Building a cybersecurity culture in the workplace

Building a cybersecurity culture in the workplace

< Back to Articles | Topics: Trends | Contributors: Chris Jezzard (Account Executive, Ignite Technology) | Published: March 1, 2023

These three questions could fix your relationships with end-users

Security is more than just being cyber aware. Security has a human factor, and anyone who’s worked in an office environment is familiar with the disconnect that sometimes exists not only between IT and non-IT staff but also between IT tools and the person using the tools. It’s understandable, really. People naturally have different ideas about what’s important and how to get things done. For the most part, nobody talks about how one affects the other.  

How does the “human factor” affect cybersecurity?

Let’s take a deeper dive into the human factor. In the context of choosing and implementing collaboration software solutions, the “human factor” is a critical IT security variable. Why? Because end-users are often uninformed about or disinterested in security risks, leaving them most vulnerable to would-be attackers. 

A deadline, for example, can rely on information from a colleague who may not necessarily have time to help. That colleague could also be unmotivated for any number of reasons. Maybe they don’t know the deadline, or maybe they don’t understand the assignment. The examples are numerous. 

A simple task can be complicated by poor communication, misunderstanding, and lack of trust: in short, a bad relationship. Whatever the case, the outcome is the same: you can’t get your work done. It’s no different in the world of IT security and compliance. 

Is your company aware of the relationship your team has towards security compliance?

There are a few reasons why users don’t comply with IT security standards for collaboration software. Understanding the attitudes and reasons behind the behaviour is the first step. When you’re struggling with compliance in your organization, think about the relationship dynamics at play, and ask yourself these three questions to identify areas for improvement.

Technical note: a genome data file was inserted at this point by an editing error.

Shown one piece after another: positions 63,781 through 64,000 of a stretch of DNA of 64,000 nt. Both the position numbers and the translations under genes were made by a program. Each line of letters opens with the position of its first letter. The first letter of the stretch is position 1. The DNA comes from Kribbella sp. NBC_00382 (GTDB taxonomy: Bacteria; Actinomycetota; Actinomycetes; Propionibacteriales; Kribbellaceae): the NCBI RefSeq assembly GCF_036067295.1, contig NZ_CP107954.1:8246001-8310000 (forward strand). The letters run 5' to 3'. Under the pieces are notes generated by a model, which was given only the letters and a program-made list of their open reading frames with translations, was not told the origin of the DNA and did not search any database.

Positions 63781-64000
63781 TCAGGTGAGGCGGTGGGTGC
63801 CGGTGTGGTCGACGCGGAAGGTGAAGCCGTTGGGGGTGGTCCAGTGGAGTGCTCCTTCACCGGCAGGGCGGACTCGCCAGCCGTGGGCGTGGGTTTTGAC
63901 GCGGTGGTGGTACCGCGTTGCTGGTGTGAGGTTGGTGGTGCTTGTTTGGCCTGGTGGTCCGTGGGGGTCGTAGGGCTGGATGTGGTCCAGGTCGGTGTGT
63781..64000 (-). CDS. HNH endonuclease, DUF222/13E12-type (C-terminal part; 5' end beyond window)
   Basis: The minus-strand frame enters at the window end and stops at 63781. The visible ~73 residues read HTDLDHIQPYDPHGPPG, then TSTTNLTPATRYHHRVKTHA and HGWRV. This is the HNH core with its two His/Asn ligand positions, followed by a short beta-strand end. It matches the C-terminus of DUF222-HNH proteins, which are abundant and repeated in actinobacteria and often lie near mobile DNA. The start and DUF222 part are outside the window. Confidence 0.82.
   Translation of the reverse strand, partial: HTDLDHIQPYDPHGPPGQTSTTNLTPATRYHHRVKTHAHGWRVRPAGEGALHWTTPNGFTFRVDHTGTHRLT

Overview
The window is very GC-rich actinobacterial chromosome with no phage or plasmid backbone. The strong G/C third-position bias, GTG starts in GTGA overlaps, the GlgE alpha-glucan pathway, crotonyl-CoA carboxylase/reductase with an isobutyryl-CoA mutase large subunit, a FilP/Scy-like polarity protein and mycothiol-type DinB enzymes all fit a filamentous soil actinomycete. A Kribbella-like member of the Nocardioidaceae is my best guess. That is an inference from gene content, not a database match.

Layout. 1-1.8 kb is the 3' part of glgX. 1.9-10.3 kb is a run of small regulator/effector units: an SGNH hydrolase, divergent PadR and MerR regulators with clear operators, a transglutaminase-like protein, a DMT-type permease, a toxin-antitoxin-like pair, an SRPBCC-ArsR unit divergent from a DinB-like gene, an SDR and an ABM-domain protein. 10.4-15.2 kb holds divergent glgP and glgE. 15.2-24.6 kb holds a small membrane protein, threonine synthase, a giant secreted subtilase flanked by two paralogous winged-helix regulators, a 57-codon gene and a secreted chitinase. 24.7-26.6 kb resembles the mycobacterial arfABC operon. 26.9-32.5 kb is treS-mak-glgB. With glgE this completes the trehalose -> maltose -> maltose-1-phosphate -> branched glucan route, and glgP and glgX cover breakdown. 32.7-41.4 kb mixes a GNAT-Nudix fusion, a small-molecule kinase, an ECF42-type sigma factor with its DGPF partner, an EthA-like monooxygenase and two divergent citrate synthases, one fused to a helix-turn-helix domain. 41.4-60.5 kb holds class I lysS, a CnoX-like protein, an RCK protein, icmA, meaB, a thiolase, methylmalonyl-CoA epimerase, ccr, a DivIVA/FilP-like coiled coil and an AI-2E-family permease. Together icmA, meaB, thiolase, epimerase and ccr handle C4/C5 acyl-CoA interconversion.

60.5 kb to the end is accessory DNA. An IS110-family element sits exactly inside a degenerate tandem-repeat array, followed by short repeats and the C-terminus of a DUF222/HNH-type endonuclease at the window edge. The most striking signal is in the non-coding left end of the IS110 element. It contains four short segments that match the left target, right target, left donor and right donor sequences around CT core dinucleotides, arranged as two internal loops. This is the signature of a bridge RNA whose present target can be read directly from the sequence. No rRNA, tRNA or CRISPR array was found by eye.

1. Does the collaboration solution meet users’ needs? Were they involved in the software selection and implementation process?  

If the answer is no, you might have a group of end-users who don’t like the product and probably aren’t going to use it. That means they’re more likely to circumvent IT security policies to download and use apps that more closely suit their preferences. 

2. Are there well-developed IT security policies that clearly outline roles, responsibilities, and expectations?   

Golden rule of compliance: be clear. If your organization doesn’t have clear, plain-language policy and user sign-off processes, the odds of getting any form of compliance on a reliable basis are pretty slim. Also, incident reporting procedures should be clearly defined and communicated.

3. Have users been involved in regular, ongoing cybersecurity education and training activities? 

No? Try to remember that not everyone in the organization understands cybersecurity. Sharing knowledge and insights within an organization builds awareness and trust, and users are more likely to comply with rules that make sense to them.   

What is the end game?

Remember, your goal at the end of the day is to protect the organization’s data, infrastructure, and other assets. We already know that the absence of good working relationships and the prevalence of business friction are barriers to success for IT leaders. IT leaders who can shift people away from friction — and towards trusting, work relationships — are going to achieve higher rates of compliance and stronger cybersecurity culture as a result.

Ignite Technology is an IT solutions company connecting people and ideas through technology. Whether you’re looking for help with your organization's collaboration and connectivity experiences, cybersecurity, or managed IT services, we can help! 

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< Back to Articles | Topics: Trends

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